Eminent Nigerian jurist and one of the finest Supreme Court judges, Justice Sylvester Nwali Ngwuta, died on March 7, 2021 at the National Hospital, Abuja, after a brief illness. The brilliant judge died a few weeks to his retirement from the Bench. Since his demise many Nigerians have eulogised his sterling qualities and his erudition at the Supreme Court. With the passage of Justice Ngwuta, Nigeria has undoubtedly lost one of its erudite judges.
Born on March 30, 1951 in Amofia, Ukawu, Onicha Local Government of Ebonyi State, he had his basic education in the locality. After a stint as a teacher in 1966, he became a clerical officer at the Divisional School Board, Afikpo in August 1971. He got his LLB degree from the University of Ife (Obafemi Awolowo University), Ile-Ife in 1977. He was called to the Bar after attending the Nigerian Law School in 1978.
He began his legal career as a state counsel in Oturkpo, Benue State Ministry of Justice in 1978 during his National Youth Service Corps (NYSC) programme. Later, he established and ran his private law firm in Abakaliki from 1978 to 1995. Ngwuta was appointed a judge of Abia State High Court in 1995 and later ascended to the Court of Appeal on May 22, 2003. He was appointed a justice of the Supreme Court on March 22, 2011.
His commitment to duty, and his detailed approach to arriving at decisions has eloquently been attested to by his colleagues and other legal minds. It is unfortunate that Justice Ngwuta died only three weeks to his retirement on March 30, 2020. Some of the landmark judgments he delivered while serving as a justice of the Supreme Court will be hard to forget.
Although he was arraigned for corruption charges following the sting operation by the Department of State Services (DSS) in 2016, he was later discharged by the trial judge. However, the effect of the midnight invasion of his residence by hooded security agents might have taken a great toll on his health.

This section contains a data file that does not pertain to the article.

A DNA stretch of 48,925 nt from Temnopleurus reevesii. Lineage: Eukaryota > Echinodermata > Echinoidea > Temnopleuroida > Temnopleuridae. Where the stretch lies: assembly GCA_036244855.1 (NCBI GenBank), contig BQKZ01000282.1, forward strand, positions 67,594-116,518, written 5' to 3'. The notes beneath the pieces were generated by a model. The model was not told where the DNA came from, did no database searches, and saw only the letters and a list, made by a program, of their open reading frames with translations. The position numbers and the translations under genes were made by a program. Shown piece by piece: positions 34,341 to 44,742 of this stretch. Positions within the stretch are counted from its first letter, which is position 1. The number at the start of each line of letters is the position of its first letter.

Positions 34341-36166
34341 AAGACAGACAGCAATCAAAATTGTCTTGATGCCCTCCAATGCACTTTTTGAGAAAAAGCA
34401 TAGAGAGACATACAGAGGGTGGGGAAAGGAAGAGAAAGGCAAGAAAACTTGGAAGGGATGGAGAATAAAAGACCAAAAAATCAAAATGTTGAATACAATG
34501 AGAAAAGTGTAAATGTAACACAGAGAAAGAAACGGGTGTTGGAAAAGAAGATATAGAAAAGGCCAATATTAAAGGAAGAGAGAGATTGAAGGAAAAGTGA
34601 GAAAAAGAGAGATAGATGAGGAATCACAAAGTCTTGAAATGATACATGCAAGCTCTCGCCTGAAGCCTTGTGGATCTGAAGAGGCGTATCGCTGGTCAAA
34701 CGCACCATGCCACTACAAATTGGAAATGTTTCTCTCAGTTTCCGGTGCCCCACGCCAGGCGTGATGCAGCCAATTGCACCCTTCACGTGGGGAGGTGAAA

He was the chairman of the Judicial Panel of Inquiry into the Obegu Enyibichirikwo Disturbances from 1997-1998 and a member of several Election Petition Tribunals, and Governorship and Legislative House Election Petition Tribunals.
He also presented seminal papers at seminars/conferences within and outside Nigeria. Some of them include; “Elements of Good Brief Writing” delivered on November 9, 2005 on prosecution of appeals for legal officers in Delta State Ministry of Justice; “The Importance of Locus Standi and Jurisdiction to the dispensation of Justice in Nigeria and Effect of same where absent,” delivered at the law dinner organised by Law Students’ Association of Nigeria, Ebonyi State University Chapter, Abakiliki on August 17, 2007. He also received many awards, such as Human Rights Award by National Human Rights Commission, Ebonyi State, on the World Human Rights Day December 2000, Kwame Nkrumah Leadership Award, 2011/2012 by West African Students Union Parliament on April 25, 2012. In his lifetime, the late jurist delivered a number of landmark rulings at the Supreme Court. He read the lead judgment in the declaration of Governor Kayode Fayemi as the Governor-Elect of Ekiti State in the June 2013 governorship election and the upholding of Ayo Fayose as Governor of Ekiti State after his impeachment.
He was the third in hierarchy at the Supreme Court before his death. His contributions towards the enrichment of the nation’s jurisprudence will always be referenced. Ngwuta was a dedicated jurist, a role model and mentor. He will be remembered for his incisive and classical judgements.
We urge the government to immortalise him considering his numerous sterling contributions to the development of the nation’s jurisprudence and adjudication of justice system. There is no doubt that Justice Ngwuta will be missed by his colleagues, friends and numerous admirers. We mourn his death and commiserate with the judiciary, his family and the people and government of Ebonyi State. May God grant his soul eternal repose.